If you are using TrueCrypt to protect your own personal files, and you have no reason to believe that there is a serious adversary (e.g. NSA) after you, then you might be well served by continuing to use TrueCrypt 7.1a until such time as we have more definitive information. I would advise diligence in staying abreast of the latest developments however. You should also have a migration plan worked out so that you’re ready to move if things go even further south.
If you are using TrueCrypt to protect data that belongs to others, and for which you might hold some legal liability, then, in my opinion, you might want to consider switching to something else sooner rather than later. Yes, it may take time and money to make the switch, but in the big scheme of things you may be better off spending that money than having it argued in court that you continued to use a piece of software that was suspect. Here, a vetted solution such as a FIPS-197 or FIPS-140-2 validated hard drive would make a lot of sense! Similarly, use of something like Microsoft BitLocker or Apple FileVault will get you away from the cloud of TrueCrypt uncertainty and likely leave you in better shape with the legal system should the worst happen. Please note, I’m not an attorney so don’t take any of this as legal advise. It is just my best guess as to how to approach the problem.
If you are one of the millions of users still using Windows XP, then it’s time to completely jump ship and fast! Yes, TrueCrypt was the best friend Windows XP users ever had, but there is now a cloud over both systems. I don’t care whether you buy a new PC or Mac, upgrade to Windows 7 or 8, or make a dive into Linux. The time to do something is now! Just make sure to use whatever disk encryption system is available on your new setup, and properly deal with the remaining data on the old PC. In other words, don’t just shuffle it off to the thrift shop or the trash without securely wiping or completely destroying the drives!
That’s all for now. This situation is very fluid so stay on top of it! Thanks for reading!
May 31, 2014 – Full Disclosure
In the interest of full disclosure, I thought that should mention that I am no longer a TrueCrypt user, and I haven’t been one for several years now. The reason for this is that my primary operating system is Linux. I use Linux native tools (dm-crypt/LUKS/LVM) to encrypt all my information and swap space. Additionally, I only use Microsoft Windows operating systems within a virtual machine running under Linux. Because the Linux drives are encrypted, there is no need for Windows native encryption such as TrueCrypt or BitLocker.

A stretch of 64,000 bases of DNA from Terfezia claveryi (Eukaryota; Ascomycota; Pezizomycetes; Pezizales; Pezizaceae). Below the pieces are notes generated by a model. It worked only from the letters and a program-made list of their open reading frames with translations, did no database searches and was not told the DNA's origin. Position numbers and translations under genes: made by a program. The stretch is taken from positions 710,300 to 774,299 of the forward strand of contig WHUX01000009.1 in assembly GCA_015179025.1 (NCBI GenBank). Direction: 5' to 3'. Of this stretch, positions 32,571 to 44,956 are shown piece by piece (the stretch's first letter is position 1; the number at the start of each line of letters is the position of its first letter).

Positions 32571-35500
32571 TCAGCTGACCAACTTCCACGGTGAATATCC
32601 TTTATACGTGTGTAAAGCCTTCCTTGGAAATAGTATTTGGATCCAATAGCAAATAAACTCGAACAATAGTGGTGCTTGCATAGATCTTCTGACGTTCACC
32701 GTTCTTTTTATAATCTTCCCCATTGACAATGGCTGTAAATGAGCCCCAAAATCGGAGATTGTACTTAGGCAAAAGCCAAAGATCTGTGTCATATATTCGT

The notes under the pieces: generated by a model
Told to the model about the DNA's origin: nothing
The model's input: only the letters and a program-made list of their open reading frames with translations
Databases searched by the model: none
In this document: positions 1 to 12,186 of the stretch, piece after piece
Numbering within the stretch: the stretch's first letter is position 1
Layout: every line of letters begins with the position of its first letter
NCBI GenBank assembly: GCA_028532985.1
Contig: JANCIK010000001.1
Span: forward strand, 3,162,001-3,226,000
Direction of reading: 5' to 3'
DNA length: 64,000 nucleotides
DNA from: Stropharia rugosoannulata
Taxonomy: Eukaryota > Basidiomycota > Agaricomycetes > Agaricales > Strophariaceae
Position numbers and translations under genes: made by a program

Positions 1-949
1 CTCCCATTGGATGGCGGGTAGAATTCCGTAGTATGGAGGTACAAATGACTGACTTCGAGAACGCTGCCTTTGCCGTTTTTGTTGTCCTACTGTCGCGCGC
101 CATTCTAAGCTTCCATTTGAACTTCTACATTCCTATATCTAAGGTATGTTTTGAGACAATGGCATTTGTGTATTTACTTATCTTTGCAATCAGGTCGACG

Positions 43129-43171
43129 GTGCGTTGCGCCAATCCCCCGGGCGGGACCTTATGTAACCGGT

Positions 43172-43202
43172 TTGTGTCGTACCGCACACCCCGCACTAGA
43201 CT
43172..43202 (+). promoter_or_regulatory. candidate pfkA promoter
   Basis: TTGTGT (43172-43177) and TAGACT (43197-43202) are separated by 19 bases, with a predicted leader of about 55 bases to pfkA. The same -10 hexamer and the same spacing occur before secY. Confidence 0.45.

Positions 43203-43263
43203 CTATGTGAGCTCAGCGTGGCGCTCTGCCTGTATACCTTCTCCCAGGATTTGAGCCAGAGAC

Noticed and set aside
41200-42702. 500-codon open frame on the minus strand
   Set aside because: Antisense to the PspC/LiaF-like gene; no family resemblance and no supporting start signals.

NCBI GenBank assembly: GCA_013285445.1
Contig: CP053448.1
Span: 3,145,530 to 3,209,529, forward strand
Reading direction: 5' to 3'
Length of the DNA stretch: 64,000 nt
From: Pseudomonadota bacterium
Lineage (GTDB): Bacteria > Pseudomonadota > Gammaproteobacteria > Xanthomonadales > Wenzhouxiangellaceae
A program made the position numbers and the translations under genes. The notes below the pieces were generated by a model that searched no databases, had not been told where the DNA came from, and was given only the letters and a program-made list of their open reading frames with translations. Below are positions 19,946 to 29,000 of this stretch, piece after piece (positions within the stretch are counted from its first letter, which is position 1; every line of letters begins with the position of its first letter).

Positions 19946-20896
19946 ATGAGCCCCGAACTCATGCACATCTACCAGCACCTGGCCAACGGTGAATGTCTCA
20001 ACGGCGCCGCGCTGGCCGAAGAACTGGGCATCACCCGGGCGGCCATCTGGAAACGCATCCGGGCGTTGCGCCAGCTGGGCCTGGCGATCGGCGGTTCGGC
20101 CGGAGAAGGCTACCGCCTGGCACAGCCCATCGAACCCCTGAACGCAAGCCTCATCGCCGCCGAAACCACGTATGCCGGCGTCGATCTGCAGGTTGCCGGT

That said, up until 3 days ago, if I had been using Windows on “bare metal” hardware I would have most definitely been using TrueCrypt as well. That statement then begs the hypothetical question: “Would I continue to use TrueCrypt today, given what has transpired this week?” The short answer is “No! I would not!” The longer answer would be “No, I would not use TrueCrypt, but then again, I am fully aware of, and comfortable using, an alternative solution (e.g. encrypted Linux with VMs as described above). And, I am also confident that this solution solves both my computing needs and my need to keep information secure using open source encryption algorithms.” I sincerely doubt that this would be the case for the majority of TrueCrypt refugees! Indeed, not all computers are powerful enough to run multiple operating systems, and not all programs run well, or at all, in a Virtual Machine. Furthermore, not all users are knowledgeable enough, or motivated enough, or have the time to learn a second OS and associated virtualization software. In short, just because I would stop using TrueCrypt doesn’t mean that you should too!